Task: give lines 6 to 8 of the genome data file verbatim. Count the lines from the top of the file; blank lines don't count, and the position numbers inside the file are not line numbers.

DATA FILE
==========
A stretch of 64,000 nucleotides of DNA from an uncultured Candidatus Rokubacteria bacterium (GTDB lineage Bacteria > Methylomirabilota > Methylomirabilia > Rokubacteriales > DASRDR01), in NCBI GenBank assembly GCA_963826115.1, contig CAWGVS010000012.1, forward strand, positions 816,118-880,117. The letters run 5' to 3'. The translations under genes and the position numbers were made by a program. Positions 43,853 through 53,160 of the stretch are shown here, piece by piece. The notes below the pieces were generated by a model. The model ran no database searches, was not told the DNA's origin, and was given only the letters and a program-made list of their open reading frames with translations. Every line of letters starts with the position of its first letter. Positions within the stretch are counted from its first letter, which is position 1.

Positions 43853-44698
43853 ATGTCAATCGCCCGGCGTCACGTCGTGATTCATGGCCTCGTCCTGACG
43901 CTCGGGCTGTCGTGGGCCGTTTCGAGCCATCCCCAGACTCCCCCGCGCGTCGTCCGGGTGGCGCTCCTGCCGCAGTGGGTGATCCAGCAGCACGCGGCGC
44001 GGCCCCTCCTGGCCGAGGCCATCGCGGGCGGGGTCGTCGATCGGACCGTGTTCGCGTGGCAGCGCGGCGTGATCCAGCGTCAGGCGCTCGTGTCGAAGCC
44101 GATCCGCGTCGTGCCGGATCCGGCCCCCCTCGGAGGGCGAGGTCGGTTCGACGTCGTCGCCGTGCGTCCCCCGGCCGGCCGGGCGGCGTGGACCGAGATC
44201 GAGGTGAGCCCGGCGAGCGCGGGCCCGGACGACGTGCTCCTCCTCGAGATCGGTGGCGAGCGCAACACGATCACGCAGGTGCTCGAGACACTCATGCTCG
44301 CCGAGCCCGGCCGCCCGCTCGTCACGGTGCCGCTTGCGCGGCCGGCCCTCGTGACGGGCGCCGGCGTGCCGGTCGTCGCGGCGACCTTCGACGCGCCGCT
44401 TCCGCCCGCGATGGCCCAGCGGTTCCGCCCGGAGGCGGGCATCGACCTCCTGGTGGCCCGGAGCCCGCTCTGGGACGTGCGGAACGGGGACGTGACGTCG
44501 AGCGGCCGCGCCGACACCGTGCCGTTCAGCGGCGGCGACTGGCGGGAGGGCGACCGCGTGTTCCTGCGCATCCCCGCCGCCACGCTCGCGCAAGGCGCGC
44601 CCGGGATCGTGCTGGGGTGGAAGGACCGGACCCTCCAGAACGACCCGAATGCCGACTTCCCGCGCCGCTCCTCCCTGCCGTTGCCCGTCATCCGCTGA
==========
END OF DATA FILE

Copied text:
44101 GATCCGCGTCGTGCCGGATCCGGCCCCCCTCGGAGGGCGAGGTCGGTTCGACGTCGTCGCCGTGCGTCCCCCGGCCGGCCGGGCGGCGTGGACCGAGATC
44201 GAGGTGAGCCCGGCGAGCGCGGGCCCGGACGACGTGCTCCTCCTCGAGATCGGTGGCGAGCGCAACACGATCACGCAGGTGCTCGAGACACTCATGCTCG
44301 CCGAGCCCGGCCGCCCGCTCGTCACGGTGCCGCTTGCGCGGCCGGCCCTCGTGACGGGCGCCGGCGTGCCGGTCGTCGCGGCGACCTTCGACGCGCCGCT